The question “Is Scripture adequate?” is much like the question “Is Christ adequate?” The answer depends entirely upon what one expects either to do. Each one does something specific for us; neither does everything. In one sense, God wasn’t even adequate for Adam in the garden. Though Adam was walking in unfallen fellowship with the Father, God still said, “It is not good for the man to be alone; I will make him a helper suitable for him” (Genesis 2:18).
The Bible is sufficient to give the “wisdom that leads to salvation” and to enable the godly person to be “adequate, equipped for every good work” (2 Timothy 3:15,17). Such sufficiency does not preclude other sources of learning that give further instruction in mental health and skill at living.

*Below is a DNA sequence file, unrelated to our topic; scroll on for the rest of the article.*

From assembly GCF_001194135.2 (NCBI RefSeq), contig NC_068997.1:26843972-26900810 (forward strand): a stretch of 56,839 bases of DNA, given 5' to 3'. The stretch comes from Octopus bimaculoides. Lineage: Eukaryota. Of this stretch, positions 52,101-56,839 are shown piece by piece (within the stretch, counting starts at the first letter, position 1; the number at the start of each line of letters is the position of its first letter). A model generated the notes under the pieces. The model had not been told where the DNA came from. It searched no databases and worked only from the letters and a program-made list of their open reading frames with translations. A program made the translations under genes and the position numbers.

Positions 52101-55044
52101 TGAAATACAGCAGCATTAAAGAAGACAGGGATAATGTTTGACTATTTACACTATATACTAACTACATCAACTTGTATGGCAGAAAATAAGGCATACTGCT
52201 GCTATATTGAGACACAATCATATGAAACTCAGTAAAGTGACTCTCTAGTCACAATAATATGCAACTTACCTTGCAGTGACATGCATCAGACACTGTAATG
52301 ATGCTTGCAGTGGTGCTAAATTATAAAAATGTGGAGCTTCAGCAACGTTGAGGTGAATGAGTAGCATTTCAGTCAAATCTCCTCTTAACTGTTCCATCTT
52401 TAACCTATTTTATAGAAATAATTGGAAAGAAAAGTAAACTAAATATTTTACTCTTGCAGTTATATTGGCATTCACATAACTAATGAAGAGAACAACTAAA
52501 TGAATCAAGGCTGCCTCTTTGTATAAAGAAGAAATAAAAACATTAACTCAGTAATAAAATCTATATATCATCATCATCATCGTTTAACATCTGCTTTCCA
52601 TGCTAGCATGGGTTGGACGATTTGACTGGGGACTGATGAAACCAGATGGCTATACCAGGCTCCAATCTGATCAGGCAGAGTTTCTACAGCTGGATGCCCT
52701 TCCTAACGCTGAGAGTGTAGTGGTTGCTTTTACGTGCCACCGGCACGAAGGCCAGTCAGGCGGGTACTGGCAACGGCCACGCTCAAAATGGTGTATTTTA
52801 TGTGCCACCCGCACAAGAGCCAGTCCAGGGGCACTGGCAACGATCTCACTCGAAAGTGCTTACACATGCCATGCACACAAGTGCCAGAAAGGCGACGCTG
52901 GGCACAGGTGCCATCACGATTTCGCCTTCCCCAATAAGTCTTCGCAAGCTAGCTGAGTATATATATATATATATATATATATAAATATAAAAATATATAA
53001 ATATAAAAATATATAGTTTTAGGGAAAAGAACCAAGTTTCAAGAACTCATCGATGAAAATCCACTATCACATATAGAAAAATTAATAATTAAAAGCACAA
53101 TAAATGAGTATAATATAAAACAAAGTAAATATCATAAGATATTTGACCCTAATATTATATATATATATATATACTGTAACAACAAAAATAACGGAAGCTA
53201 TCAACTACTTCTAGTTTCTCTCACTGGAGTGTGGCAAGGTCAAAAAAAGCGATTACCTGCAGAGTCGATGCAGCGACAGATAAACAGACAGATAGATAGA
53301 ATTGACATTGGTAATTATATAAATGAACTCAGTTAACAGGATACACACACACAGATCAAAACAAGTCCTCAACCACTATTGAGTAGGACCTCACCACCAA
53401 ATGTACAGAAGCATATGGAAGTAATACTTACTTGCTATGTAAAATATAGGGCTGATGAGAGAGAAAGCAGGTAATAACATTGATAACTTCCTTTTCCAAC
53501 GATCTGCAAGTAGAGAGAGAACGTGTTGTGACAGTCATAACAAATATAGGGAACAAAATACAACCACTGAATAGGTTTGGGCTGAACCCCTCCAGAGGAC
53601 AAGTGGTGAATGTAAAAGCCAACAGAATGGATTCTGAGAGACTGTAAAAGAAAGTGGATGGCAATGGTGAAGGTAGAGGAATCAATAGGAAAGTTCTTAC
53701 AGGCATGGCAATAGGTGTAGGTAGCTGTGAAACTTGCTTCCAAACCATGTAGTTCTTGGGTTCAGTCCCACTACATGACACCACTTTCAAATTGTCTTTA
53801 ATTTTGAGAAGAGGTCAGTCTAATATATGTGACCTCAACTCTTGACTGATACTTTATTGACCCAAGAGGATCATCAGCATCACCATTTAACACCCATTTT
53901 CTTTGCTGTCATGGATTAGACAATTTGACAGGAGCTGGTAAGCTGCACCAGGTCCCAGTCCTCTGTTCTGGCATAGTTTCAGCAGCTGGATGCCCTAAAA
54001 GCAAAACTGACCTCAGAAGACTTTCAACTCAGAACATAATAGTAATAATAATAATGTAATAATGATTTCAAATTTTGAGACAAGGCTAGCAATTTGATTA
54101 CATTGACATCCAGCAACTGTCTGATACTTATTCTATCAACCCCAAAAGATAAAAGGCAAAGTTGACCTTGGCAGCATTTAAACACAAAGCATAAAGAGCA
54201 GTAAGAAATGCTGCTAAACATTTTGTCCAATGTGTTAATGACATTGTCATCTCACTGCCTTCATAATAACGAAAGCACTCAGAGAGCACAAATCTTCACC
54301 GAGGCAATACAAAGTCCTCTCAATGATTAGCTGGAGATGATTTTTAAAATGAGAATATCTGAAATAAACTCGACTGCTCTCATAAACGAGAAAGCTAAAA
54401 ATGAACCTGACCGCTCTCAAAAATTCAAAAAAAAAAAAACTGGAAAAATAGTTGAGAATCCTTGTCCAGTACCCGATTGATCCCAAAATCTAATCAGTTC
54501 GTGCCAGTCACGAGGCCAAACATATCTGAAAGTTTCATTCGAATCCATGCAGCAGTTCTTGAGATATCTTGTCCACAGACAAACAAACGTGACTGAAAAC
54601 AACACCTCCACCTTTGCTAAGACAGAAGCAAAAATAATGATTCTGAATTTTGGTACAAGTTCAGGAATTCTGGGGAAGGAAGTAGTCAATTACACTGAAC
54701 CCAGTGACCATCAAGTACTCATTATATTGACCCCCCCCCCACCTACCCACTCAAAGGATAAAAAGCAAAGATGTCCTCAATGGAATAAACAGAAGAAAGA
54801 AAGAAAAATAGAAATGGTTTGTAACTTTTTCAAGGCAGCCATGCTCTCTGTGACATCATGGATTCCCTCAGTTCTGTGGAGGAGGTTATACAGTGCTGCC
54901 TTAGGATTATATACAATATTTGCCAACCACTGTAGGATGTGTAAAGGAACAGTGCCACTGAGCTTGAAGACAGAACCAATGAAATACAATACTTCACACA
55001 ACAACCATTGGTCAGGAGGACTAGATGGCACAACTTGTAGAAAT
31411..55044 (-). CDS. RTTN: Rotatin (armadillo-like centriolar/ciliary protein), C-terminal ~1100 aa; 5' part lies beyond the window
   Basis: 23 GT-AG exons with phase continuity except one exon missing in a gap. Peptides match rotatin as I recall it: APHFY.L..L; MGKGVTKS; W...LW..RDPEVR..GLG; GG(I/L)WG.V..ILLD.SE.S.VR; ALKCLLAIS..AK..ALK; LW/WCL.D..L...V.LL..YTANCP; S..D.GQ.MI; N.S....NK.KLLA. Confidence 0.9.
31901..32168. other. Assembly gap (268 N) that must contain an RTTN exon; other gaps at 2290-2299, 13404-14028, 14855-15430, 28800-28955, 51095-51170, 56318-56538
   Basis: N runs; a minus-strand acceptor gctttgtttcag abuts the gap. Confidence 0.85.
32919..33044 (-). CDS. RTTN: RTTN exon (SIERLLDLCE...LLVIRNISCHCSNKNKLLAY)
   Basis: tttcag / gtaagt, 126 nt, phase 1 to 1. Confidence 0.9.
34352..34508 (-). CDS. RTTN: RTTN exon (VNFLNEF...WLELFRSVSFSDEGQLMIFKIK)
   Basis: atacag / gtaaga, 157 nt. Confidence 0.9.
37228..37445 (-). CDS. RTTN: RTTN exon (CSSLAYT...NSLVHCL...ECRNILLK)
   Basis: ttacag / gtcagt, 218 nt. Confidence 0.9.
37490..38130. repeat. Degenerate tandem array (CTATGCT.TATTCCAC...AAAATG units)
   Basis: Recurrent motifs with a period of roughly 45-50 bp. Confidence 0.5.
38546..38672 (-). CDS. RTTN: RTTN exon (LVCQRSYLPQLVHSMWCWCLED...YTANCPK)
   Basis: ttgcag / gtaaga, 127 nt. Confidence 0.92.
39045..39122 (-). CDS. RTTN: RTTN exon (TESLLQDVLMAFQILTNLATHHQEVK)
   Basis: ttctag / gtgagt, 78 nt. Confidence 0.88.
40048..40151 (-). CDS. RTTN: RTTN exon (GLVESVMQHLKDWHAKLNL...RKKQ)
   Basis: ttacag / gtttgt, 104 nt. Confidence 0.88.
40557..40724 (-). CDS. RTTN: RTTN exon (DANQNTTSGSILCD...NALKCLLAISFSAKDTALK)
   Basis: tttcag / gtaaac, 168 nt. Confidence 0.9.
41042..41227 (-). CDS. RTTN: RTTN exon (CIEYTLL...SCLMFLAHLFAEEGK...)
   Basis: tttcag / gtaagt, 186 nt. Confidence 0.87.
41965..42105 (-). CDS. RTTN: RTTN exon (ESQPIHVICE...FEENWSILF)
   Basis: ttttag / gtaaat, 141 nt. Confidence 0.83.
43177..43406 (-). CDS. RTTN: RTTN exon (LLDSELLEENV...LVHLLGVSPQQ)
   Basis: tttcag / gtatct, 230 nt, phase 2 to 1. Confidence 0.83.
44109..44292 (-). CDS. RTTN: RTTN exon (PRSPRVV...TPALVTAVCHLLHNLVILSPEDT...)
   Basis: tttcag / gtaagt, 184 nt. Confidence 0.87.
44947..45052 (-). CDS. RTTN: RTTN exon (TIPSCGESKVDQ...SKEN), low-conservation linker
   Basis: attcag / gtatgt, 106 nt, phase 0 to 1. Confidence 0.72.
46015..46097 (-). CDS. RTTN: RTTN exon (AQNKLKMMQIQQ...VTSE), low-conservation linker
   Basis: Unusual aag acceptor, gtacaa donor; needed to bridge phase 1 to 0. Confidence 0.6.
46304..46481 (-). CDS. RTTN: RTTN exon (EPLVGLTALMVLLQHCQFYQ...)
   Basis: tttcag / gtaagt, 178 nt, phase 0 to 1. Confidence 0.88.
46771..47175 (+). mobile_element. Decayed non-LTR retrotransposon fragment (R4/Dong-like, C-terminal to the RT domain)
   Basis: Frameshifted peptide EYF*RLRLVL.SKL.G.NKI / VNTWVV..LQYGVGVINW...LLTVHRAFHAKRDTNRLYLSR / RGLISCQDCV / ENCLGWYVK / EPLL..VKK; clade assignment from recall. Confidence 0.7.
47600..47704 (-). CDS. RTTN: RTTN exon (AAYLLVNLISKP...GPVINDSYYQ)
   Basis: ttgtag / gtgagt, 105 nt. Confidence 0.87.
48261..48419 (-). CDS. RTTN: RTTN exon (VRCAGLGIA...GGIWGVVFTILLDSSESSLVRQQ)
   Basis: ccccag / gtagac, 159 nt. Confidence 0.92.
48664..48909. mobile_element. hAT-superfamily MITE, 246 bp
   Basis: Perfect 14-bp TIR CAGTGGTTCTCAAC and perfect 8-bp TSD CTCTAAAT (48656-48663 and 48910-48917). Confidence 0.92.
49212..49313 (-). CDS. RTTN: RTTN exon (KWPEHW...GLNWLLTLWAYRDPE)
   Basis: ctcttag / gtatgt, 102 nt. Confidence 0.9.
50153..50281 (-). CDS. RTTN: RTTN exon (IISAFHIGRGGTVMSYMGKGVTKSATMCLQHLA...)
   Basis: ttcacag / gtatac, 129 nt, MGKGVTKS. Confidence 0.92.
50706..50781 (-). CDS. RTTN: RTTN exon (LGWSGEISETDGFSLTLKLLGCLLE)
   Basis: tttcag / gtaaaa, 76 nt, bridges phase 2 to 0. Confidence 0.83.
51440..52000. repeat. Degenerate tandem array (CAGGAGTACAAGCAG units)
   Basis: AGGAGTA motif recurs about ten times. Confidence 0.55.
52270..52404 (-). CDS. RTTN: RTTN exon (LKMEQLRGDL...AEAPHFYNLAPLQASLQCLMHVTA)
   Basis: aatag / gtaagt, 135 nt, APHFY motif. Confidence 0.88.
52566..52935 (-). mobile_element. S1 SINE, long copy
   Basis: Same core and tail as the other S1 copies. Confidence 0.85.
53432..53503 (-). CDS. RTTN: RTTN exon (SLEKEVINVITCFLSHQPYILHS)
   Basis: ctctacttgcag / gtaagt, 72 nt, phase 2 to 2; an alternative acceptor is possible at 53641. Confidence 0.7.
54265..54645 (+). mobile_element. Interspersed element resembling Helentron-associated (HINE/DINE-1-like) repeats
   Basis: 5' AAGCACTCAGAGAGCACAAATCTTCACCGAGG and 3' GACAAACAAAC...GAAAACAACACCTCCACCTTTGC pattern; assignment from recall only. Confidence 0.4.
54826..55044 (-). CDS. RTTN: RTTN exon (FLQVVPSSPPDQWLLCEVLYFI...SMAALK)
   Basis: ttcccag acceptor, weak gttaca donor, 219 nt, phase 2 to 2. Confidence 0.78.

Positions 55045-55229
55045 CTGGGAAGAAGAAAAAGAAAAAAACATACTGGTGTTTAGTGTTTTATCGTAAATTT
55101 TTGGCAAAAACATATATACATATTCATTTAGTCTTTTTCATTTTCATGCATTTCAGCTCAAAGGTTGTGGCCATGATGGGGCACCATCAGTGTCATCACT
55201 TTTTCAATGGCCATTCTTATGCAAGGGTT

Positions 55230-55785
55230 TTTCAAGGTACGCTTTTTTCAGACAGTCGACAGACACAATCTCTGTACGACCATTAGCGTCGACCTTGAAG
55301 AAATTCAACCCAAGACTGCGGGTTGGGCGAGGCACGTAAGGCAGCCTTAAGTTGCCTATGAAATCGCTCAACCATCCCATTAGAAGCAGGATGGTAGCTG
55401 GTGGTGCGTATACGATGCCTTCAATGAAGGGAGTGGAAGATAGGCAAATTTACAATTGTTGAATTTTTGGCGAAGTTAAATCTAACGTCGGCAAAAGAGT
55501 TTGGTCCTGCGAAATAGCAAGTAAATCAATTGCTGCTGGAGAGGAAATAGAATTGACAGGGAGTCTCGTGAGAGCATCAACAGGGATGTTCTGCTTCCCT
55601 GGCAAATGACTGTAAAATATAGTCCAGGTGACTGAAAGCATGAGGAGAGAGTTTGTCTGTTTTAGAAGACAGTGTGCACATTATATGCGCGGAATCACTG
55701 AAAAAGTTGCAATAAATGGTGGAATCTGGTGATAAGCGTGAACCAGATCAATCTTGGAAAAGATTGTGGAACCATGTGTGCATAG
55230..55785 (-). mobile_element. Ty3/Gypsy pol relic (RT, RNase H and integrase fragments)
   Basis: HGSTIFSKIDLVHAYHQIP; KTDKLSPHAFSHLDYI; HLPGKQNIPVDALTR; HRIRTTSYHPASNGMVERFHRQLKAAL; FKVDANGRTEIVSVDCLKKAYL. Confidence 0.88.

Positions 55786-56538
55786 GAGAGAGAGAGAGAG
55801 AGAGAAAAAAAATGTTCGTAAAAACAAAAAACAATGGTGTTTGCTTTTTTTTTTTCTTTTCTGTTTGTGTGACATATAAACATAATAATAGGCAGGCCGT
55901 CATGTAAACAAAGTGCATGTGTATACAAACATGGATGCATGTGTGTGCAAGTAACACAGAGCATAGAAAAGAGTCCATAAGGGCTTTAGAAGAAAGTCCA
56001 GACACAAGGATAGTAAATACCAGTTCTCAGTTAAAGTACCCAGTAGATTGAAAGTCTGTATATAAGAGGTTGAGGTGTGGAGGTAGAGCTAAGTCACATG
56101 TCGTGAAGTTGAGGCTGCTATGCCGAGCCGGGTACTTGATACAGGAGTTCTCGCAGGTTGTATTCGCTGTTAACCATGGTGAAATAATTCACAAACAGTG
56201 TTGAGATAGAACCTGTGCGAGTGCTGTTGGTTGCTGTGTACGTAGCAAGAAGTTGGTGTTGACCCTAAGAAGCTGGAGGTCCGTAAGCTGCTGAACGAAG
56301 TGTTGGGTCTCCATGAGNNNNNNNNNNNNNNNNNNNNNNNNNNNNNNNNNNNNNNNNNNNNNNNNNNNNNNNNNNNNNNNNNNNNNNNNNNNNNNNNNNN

The Scripture is the standard of truth to be studied, applied, and cherished. The Bible itself, however, doesn’t support the “Bible only’ view. It does not teach that man is so distorted by sin as to lose his ability to discover useful truth on his own. It teaches rather that man has an extensive ability to draw from general revelation making accurate and useful assessments about life and its problems.
— Greg Koukl, from Is the Bible Sufficient?—Solid Ground, May-June, 2007, p. 4